7   Interactions of "groupe" with other media level attributes...5
   8   Usage of the "groupe" attribute in SIP.......................6
   8.1 Backward compatibility.......................................6
   8.2 Caller does not support fid..................................6
   8.3 Callee does not support fid..................................6
   9   Acknoledgements..............................................7
   10   References..................................................7
   11   Authors³ Addresses..........................................7


1. Media stream identification attribute

   A new "media stream identification" media attribute is defined. It
   is used for identifying media streams within a session description.
   Its formatting in SDP is described by the following BNF:

         mid-attribute      = "a=mid:" identification-tag
         identification-tag = token

   The identification tag is unique within the SDP session description.

2. Group attribute

   A new "group" session level attribute is defined. It is used for
   grouping together different media streams. Its formatting in SDP is
   described by the following BNF:

         groupe-attribute   = "a=groupe:" semantics space
                              2*(space identification-tag)
         semantics          = "LS" | "FID"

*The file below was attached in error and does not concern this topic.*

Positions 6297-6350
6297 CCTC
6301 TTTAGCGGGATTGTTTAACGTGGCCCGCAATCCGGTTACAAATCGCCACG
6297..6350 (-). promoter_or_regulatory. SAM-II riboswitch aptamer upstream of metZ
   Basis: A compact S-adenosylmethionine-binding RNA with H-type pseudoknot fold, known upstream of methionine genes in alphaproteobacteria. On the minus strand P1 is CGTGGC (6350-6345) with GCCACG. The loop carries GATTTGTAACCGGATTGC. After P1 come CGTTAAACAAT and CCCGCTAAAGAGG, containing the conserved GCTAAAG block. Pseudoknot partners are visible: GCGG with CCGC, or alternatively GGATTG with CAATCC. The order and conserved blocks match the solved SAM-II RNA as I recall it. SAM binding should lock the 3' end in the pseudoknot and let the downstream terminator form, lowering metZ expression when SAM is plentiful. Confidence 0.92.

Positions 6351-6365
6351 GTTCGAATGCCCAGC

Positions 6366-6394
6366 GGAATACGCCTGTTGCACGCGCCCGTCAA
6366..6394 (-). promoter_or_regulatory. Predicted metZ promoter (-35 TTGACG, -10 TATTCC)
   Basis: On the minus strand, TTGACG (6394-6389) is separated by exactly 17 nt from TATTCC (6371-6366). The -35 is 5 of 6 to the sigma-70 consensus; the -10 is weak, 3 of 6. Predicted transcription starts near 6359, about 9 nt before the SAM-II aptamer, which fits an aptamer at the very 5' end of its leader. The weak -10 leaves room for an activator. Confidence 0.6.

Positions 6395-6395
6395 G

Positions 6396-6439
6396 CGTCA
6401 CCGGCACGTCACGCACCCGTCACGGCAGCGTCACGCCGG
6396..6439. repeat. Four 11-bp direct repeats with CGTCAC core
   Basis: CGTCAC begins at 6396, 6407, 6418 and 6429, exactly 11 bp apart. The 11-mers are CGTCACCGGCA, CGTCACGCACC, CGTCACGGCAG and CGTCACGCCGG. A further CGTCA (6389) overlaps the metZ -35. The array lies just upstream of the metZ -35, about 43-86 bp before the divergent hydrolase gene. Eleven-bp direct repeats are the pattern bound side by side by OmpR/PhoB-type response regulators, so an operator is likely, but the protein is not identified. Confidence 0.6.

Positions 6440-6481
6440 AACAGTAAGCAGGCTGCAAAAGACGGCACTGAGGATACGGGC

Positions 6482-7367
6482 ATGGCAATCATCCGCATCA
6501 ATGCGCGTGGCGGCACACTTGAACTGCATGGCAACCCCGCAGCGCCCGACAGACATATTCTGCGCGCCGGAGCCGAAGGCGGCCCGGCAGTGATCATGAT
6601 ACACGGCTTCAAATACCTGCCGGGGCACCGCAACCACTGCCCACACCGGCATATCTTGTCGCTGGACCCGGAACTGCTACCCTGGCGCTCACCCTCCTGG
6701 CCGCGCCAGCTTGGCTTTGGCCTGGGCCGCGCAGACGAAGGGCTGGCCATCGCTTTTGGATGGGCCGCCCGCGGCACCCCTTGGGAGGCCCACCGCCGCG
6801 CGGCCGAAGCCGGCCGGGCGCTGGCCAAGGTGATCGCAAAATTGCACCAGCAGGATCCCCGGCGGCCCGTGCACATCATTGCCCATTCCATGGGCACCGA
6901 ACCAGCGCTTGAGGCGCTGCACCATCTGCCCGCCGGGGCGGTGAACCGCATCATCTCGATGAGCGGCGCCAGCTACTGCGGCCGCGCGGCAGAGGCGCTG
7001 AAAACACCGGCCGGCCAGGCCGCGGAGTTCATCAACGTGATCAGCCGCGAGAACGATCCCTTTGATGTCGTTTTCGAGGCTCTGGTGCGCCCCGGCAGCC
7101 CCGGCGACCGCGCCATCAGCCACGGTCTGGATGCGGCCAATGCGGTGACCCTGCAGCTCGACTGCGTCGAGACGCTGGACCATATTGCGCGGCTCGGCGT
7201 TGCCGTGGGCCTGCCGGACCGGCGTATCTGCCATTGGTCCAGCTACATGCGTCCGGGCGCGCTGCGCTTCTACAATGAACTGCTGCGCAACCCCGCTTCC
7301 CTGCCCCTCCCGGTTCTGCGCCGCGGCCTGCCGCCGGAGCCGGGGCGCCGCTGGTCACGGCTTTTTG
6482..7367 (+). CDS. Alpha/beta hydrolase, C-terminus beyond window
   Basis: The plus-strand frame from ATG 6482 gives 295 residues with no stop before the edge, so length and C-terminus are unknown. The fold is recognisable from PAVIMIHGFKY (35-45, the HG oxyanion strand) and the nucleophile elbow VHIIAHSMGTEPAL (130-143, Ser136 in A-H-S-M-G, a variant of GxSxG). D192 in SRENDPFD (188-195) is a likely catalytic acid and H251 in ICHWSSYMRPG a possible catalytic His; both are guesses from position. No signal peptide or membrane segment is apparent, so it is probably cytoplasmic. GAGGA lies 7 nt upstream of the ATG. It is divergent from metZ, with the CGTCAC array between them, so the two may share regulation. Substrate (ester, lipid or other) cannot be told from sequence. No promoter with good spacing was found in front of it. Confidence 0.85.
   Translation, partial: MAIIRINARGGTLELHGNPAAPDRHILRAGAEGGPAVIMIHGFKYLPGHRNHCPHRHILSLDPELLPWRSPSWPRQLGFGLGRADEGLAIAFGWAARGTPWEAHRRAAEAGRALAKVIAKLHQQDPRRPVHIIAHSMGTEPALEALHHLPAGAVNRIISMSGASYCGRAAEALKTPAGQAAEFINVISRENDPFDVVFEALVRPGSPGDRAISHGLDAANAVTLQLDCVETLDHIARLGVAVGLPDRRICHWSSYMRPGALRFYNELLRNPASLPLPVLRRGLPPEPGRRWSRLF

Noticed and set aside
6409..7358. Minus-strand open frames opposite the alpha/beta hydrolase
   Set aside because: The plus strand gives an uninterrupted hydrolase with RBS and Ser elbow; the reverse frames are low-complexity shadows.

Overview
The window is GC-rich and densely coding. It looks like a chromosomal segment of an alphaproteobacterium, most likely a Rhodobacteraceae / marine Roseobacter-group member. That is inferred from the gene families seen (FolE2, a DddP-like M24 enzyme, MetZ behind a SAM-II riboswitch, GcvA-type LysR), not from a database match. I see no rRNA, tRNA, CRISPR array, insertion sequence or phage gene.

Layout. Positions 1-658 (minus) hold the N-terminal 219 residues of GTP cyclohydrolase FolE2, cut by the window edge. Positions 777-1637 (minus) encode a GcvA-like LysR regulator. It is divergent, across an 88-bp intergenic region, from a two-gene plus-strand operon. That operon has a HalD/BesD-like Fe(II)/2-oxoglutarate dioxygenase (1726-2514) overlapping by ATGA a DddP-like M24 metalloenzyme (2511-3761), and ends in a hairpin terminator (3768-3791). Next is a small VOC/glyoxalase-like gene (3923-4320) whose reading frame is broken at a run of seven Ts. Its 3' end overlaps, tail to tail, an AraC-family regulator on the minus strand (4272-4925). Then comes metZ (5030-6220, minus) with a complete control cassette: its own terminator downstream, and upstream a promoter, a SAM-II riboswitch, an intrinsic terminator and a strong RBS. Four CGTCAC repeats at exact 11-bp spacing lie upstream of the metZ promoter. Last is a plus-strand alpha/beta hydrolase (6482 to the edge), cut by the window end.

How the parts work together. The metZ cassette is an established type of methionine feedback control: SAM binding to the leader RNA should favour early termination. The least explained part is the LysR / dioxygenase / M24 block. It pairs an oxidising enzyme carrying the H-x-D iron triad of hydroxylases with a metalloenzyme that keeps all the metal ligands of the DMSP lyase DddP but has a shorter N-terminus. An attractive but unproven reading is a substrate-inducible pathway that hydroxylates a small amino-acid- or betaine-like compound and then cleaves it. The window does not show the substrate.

This document defines two standard semantics: LS (Lip
   Synchronization) and FID (Flow Identification). If in the future it
   was needed to standardize further semantics they would need to be
   defined in a standards track document. However, defining new
   semantics apart from LS and FID is discouraged. Instead, it is
   RECOMMENDED to use other session description mechanisms such as
   SDPng [1].



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   There might be several "a=groupe" lines in a session description.
   "a=groupe" lines that contain identification-tags that are not
   present in the session description are simply ignored. The
   application acts as if the "a=groupe" line did not exist.


3. Lip Synchronization (LS)

   The play out of media streams that are grouped together using LS
   semantics have to be synchronized. Synchronization is typically